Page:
"The truth is never easy to hear, is it?" He wasn't even pretending to work on the sink now.
"No," his mother said, her look at once intense and yet hazy. "Which is why I've never told you the full truth about your father." She nodded as if she'd just concluded a battle inside her own head. "But I think it's finally time."
If not for her pregnancy, perhaps Jean would have remained in her parents' house. It was certainly the easier path, to simply live the life she had before.
But loving Thomas had changed everything.
Most young women in her position would have been frightened. Jean wasn't naive enough not to be scared. Of course having a child would be a big adjustment. A huge one. It wasn't even that her husband's memory would now live on, whether or not he ever came back to her.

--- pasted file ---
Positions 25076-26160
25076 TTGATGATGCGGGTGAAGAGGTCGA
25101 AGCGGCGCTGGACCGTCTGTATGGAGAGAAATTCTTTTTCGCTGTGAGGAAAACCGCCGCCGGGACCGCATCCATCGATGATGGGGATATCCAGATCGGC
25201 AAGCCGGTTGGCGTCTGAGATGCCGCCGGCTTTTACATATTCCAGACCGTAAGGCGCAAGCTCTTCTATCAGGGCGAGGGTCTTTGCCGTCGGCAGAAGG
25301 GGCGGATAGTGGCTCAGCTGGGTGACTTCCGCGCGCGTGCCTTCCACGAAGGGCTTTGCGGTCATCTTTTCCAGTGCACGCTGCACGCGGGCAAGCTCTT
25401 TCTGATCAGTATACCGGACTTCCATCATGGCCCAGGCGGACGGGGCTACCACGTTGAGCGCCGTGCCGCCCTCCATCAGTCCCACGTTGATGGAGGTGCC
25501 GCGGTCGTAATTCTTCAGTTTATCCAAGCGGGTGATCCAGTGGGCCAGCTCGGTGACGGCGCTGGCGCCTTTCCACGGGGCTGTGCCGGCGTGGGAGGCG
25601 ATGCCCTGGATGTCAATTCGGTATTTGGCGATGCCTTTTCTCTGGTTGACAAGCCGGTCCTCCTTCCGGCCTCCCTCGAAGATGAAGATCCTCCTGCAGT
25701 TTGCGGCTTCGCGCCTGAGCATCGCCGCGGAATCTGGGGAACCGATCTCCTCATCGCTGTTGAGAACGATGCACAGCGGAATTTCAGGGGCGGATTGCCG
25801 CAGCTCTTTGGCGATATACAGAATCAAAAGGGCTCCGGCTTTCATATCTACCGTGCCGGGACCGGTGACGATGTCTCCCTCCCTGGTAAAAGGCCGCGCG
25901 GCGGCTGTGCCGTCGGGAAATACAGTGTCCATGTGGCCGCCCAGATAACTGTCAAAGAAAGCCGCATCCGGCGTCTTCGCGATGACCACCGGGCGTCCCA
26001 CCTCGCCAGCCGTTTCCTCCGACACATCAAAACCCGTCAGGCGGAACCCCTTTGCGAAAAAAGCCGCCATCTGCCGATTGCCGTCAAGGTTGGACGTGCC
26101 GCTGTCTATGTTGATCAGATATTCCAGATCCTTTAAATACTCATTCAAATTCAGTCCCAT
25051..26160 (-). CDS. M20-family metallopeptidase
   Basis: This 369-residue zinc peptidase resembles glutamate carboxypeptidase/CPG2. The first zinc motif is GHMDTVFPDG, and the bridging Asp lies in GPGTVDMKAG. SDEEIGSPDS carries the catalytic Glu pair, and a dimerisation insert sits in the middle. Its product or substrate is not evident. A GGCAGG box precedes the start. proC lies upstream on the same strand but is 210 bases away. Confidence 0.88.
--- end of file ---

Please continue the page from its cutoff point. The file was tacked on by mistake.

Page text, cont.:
Having a baby of her own simply meant that now all of the love in her heart would have a place to flow. She loved her parents. Her sisters. Her friends.
But this love was already different.
Different, even, from the love she'd felt for Thomas.
What she'd felt for her husband had been pure. Deep and real. But neither of them had truly depended on each other, and she would find her feet without him. She would have to.
This child would look to her for its health. Its happiness. Jean would be there to give her baby all of that and more.